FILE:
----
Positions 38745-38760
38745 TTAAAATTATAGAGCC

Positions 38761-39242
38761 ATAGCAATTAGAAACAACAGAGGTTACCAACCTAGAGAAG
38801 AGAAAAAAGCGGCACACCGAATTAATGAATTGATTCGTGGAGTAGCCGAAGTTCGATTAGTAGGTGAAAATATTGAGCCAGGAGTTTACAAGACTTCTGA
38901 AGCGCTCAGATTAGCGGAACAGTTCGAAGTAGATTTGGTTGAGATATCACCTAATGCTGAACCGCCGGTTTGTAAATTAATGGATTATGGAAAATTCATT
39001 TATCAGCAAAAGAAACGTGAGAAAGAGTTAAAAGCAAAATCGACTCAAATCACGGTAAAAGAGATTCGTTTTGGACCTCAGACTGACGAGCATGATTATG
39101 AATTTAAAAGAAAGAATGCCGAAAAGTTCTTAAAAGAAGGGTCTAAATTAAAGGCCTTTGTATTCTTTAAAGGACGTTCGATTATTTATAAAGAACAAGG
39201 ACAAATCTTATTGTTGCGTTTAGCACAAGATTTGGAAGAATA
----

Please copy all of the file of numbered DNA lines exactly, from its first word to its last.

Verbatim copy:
Positions 38745-38760
38745 TTAAAATTATAGAGCC

Positions 38761-39242
38761 ATAGCAATTAGAAACAACAGAGGTTACCAACCTAGAGAAG
38801 AGAAAAAAGCGGCACACCGAATTAATGAATTGATTCGTGGAGTAGCCGAAGTTCGATTAGTAGGTGAAAATATTGAGCCAGGAGTTTACAAGACTTCTGA
38901 AGCGCTCAGATTAGCGGAACAGTTCGAAGTAGATTTGGTTGAGATATCACCTAATGCTGAACCGCCGGTTTGTAAATTAATGGATTATGGAAAATTCATT
39001 TATCAGCAAAAGAAACGTGAGAAAGAGTTAAAAGCAAAATCGACTCAAATCACGGTAAAAGAGATTCGTTTTGGACCTCAGACTGACGAGCATGATTATG
39101 AATTTAAAAGAAAGAATGCCGAAAAGTTCTTAAAAGAAGGGTCTAAATTAAAGGCCTTTGTATTCTTTAAAGGACGTTCGATTATTTATAAAGAACAAGG
39201 ACAAATCTTATTGTTGCGTTTAGCACAAGATTTGGAAGAATA